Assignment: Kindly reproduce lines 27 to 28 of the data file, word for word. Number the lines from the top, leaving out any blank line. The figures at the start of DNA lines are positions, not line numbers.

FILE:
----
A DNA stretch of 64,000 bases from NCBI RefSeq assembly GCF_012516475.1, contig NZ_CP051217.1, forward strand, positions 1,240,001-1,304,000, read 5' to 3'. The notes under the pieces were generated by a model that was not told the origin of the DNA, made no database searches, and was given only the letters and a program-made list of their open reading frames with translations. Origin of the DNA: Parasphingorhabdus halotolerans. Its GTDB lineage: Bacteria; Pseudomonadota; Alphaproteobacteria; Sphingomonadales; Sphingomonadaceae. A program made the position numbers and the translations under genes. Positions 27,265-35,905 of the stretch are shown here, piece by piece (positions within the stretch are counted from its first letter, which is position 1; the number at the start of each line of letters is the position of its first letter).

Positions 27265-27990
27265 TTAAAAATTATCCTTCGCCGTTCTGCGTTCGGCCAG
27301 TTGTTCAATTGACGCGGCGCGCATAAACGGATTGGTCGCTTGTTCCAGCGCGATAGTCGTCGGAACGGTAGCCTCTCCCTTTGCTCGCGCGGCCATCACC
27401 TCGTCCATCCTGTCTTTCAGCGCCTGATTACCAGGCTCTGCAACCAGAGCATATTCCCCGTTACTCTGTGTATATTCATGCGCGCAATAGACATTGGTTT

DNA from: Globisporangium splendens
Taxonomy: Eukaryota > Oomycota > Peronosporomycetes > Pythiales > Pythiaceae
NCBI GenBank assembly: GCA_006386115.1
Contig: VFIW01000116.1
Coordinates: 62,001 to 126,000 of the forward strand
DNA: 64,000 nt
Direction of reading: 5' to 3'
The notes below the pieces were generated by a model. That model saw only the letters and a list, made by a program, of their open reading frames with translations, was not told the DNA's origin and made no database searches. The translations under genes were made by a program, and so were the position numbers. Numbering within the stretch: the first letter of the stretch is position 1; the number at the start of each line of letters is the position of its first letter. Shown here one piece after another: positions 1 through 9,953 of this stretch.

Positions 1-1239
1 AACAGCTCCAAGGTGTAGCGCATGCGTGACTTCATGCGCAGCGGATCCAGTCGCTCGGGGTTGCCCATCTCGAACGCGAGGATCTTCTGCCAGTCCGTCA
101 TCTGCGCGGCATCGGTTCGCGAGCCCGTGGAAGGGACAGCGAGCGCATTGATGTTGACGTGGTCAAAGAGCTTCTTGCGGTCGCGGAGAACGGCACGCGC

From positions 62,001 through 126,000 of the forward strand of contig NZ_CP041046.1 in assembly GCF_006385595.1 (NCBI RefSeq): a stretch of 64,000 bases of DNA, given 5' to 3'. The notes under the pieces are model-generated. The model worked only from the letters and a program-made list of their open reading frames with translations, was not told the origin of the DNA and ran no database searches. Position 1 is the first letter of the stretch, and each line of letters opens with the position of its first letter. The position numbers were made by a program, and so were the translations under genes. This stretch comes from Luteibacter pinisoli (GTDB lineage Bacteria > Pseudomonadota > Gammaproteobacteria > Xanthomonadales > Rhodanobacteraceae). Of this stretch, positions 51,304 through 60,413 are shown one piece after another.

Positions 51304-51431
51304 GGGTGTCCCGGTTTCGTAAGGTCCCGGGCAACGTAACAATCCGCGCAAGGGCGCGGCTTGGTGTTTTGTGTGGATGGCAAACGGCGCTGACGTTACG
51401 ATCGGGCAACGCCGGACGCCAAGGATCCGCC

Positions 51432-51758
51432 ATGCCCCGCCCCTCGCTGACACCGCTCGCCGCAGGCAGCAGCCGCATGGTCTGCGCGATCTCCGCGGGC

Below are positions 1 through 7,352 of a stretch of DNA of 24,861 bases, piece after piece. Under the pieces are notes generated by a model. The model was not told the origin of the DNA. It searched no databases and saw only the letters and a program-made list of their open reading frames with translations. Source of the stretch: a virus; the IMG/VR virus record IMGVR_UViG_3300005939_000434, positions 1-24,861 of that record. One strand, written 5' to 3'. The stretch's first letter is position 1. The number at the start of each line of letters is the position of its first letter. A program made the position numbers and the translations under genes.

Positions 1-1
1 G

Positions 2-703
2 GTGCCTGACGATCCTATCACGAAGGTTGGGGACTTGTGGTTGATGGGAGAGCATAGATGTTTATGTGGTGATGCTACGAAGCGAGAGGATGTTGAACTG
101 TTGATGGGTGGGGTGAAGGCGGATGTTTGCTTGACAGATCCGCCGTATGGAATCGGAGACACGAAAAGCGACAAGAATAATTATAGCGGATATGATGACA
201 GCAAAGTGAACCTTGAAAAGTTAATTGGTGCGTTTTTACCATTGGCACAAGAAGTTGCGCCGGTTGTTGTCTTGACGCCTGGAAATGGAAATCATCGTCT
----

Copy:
2 GTGCCTGACGATCCTATCACGAAGGTTGGGGACTTGTGGTTGATGGGAGAGCATAGATGTTTATGTGGTGATGCTACGAAGCGAGAGGATGTTGAACTG
101 TTGATGGGTGGGGTGAAGGCGGATGTTTGCTTGACAGATCCGCCGTATGGAATCGGAGACACGAAAAGCGACAAGAATAATTATAGCGGATATGATGACA